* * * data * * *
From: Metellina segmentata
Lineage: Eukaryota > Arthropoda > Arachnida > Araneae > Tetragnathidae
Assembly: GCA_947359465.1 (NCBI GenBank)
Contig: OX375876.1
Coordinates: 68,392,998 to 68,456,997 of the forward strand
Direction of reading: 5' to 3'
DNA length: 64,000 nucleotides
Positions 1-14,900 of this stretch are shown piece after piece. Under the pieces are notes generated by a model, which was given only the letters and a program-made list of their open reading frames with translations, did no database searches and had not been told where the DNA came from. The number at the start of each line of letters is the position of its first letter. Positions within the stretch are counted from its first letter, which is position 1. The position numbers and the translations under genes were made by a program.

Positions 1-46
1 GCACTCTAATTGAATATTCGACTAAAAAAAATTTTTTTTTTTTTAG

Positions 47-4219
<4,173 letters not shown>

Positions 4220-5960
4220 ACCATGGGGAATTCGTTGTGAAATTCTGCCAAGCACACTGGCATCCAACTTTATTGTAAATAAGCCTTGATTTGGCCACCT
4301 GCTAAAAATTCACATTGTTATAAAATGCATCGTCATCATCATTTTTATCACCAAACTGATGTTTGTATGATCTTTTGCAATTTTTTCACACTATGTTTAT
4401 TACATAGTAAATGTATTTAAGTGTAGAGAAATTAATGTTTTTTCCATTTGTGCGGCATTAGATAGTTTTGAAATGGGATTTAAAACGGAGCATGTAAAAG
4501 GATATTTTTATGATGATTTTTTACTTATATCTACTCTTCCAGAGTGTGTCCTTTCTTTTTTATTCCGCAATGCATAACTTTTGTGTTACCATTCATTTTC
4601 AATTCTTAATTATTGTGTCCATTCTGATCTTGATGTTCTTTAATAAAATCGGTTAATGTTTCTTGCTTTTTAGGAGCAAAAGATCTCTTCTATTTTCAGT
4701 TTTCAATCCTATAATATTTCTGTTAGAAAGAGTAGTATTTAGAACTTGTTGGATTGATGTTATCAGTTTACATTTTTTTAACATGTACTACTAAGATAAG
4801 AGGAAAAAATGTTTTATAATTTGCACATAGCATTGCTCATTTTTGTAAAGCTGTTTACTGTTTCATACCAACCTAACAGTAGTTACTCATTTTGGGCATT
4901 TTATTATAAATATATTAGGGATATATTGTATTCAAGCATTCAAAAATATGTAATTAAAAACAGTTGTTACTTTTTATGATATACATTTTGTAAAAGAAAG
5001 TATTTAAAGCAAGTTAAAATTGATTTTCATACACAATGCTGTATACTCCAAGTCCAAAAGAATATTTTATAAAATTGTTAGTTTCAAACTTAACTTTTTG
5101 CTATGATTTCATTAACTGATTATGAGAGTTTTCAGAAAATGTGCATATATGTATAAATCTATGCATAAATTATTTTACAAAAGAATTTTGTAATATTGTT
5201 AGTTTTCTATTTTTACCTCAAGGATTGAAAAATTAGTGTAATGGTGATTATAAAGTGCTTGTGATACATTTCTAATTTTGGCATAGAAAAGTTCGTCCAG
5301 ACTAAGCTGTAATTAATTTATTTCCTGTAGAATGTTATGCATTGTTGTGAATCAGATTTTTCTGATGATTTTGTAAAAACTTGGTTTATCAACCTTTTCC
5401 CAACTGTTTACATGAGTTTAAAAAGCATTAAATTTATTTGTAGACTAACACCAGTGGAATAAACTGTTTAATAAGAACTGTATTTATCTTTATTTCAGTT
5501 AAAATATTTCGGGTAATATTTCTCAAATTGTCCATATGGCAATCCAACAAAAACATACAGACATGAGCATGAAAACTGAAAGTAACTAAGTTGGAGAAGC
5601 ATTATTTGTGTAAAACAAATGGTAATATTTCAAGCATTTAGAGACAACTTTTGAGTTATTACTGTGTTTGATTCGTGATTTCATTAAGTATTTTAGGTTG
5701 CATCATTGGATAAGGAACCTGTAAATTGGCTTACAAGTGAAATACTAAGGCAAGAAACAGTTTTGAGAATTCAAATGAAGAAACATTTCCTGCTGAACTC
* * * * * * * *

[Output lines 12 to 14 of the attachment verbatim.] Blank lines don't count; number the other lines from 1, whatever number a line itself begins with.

<4,173 letters not shown>

Positions 4220-5960
4220 ACCATGGGGAATTCGTTGTGAAATTCTGCCAAGCACACTGGCATCCAACTTTATTGTAAATAAGCCTTGATTTGGCCACCT